6 Things People with Asthma Should Know

I, like many others around the world, was born into this world with the joys of a diagnosis of asthma. If you are unaware of what asthma is, essentially the pipes that lead to your lungs launch a full-blown immune reaction to things that normally should not elicit a reaction (such as dust and cold air). This immune reaction results in your airways constricting (getting smaller) so less air can get into your lungs. Now, you certainly don’t need to have a medical degree to know that without oxygen you die… therefore, asthmatics struggle to do the one thing probably most crucial to sustaining life… breathing! (go us).

 

I never really considered it a bother because it was always a part of my life since I can remember. Growing up simple things like ice cream and cross country were just a no go. I never even really considered what it was like to be able to run in the cool morning air and not have to stop to pant by the side of the road while I caught my breath or go anywhere without actively having to pack my puffer.

However, there is a common belief among many that you can ‘grow out of asthma’. Whether this is true or not, I for one, can honestly say I no longer put asthma down on medical forms, I could not tell you where a puffer would be in my house and actually actively plan my runs in the morning now. I may still ‘have’ asthma but for me currently I would not consider myself asthmatic. Going from the hospital on oxygen to running City to Bay (12km fun run) 2 years in a row did not happen over night! However, in saying this it is also crucial that if you have ever been diagnosed with asthma that you are aware it can come back at any time! Especially when you are older or when you get sick - so not having a puffer can actually be quite dangerous. 

I was blessed with a very intuitive nurse as a mother, who I have no doubt dedicated many of my younger years to doing everything she could to ensure my life was not plagued by this crippling condition. And for that, I thank her everyday.

Below are a few things that I personally found monumental in my journey through asthma:

1)   Swimming could save your life

This was something my mother implemented very early on. We grew up in Australia on the river, so we learnt to swim before we could even walk. We did the normal childhood swimming lessons, but I then continued on into competitive swimming. This continued for most of my childhood, with a few attempts by me to quit, which mum quickly shut down (thank god!). The process of swimming actively forces you to hold your breath for longer periods of time than any other type of sport. This helps to enhance lung function and also increases aerobic fitness, which is very important for asthmatics. If you have asthma or a child with asthma get them swimming! 

2)   Brush your teeth after ventolin

Despite being a life saver (literally) ventolin puffers contain many ingredients that are not so beneficial for teeth health.  Another thing my mum made a habit for me was brushing my teeth or at least having a glass of water and washing out my mouth after ventolin. This prevents the chance of certain chemicals building up on your teeth and potentially causing erosion and also increases the absorption of the medication through your body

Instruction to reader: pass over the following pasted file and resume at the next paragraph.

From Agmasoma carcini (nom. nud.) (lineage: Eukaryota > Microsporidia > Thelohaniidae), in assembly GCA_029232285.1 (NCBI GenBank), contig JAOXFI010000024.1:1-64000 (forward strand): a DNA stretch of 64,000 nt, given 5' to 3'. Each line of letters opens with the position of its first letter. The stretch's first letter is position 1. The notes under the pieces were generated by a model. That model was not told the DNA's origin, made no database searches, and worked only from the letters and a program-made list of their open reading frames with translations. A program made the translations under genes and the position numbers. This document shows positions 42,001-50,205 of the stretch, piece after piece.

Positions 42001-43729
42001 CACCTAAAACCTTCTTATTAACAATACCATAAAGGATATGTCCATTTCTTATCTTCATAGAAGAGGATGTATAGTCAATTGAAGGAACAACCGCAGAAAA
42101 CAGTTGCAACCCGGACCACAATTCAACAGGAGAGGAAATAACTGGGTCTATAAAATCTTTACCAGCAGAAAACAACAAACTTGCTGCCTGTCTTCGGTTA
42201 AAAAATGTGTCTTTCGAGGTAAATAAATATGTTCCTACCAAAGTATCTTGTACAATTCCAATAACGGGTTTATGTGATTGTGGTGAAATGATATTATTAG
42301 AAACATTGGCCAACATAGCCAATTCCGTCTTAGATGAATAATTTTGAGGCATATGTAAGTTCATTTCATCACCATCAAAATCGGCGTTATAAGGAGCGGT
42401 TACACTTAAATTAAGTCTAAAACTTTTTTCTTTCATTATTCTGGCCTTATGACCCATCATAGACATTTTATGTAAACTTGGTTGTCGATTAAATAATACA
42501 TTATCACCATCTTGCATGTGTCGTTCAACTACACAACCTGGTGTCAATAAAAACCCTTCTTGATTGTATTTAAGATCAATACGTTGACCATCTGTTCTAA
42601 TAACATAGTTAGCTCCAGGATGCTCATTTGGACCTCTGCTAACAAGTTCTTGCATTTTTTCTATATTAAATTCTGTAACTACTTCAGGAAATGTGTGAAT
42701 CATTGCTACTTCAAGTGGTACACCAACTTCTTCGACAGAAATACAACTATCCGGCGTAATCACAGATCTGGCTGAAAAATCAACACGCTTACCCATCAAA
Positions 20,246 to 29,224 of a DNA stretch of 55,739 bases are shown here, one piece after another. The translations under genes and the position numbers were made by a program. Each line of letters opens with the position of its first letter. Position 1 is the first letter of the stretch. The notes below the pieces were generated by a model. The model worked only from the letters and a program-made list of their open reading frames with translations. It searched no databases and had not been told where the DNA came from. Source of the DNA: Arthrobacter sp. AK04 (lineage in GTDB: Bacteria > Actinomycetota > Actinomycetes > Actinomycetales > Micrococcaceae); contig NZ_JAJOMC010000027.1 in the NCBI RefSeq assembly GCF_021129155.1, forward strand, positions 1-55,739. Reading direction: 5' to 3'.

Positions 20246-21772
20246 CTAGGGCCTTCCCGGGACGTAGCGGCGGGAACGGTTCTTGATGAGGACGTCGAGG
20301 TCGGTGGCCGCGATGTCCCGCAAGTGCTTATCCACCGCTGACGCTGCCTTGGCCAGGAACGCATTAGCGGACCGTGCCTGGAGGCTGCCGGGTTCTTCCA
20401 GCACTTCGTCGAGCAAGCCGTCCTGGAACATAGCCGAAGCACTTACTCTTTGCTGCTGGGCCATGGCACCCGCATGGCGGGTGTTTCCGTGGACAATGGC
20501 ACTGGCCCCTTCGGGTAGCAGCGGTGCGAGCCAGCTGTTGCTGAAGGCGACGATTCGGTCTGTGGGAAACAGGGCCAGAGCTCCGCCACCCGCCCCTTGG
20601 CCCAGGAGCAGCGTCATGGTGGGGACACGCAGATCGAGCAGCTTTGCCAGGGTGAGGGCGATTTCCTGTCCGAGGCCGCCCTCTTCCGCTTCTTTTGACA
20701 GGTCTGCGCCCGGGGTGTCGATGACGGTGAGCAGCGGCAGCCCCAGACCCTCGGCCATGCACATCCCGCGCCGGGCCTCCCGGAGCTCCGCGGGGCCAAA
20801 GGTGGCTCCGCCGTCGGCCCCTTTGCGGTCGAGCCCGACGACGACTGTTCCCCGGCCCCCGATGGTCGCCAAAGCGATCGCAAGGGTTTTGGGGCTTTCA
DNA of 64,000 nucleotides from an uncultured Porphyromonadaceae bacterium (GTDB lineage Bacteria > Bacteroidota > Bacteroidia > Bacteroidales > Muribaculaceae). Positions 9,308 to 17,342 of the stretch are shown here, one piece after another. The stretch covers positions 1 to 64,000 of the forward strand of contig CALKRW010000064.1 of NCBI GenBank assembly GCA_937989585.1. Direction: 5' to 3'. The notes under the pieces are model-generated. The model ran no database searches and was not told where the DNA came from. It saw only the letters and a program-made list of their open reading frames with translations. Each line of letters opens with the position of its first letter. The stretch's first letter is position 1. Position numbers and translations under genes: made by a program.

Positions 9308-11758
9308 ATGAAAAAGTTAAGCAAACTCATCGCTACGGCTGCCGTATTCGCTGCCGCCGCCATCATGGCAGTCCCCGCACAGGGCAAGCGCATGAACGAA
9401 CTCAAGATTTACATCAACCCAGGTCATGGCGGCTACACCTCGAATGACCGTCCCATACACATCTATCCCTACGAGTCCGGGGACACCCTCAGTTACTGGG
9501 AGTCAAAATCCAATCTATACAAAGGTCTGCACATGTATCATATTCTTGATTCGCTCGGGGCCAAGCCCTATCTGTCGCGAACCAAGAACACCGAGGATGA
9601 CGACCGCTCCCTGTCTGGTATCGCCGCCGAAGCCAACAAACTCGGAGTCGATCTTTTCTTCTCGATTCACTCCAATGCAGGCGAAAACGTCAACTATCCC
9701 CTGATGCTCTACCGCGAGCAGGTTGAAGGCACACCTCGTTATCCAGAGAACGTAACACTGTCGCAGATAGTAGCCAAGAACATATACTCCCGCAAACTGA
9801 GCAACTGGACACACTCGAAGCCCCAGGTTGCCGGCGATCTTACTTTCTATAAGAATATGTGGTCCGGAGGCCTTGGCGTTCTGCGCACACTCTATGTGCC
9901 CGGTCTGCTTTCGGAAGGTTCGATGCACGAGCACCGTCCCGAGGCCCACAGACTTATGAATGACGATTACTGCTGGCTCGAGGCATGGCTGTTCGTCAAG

3)   Breathe through your nose

With severe asthma, the lungs are pretty much in a constant state of inflammation. A very small but all be it worthwhile habit is working on reducing mouth breathing. The filtering system of your nose is superior to that of your mouth, hence by using your nose predominantly to breath you are reducing the chance of triggers such as pollen, dust and bacteria reaching your lower airways and causing more inflammation. Hence, less of a chance of an asthma attack. 

4)   Know your triggers

If you have had asthma for a little while now you would know your exact triggers, most commonly these include; dust, pollen, cold weather or even in my case cold food. So whether it means missing out on cross-country or not cleaning that dust ridden shelf, whatever you can do to avoid triggers the easier it will be to breathe!

5)   Stay fit

Fitness (especially aerobic) = more efficient oxygen exchange in the lungs = easier time breathing. Fitter people have healthier lungs that are able to extract more oxygen to circulate (known as VO2 max), so by combining this with number 1 (swimming) you can actively work towards not only a healthier lifestyle but a life less affected by asthma.

6)   Don’t let it be an excuse

There is a fine line between getting a sick note for cross-country because it is in the middle of winter and the constriction of your airways caused by the cool air would undoubtedly cause a coughing attack, and, simply making asthma an excuse to not run ever. If you find yourself more often than not using asthma as a reason you cannot do things that you just don’t want to do, maybe you need to re-evaluate how you are portraying your condition.

 

Whether you have asthma or know someone with it I hope this has helped to shed some light on the condition itself and small, non medical ways in which those affected can better cope with daily life and also work towards a better quality of life with asthma.

 

Love,

Peta xxx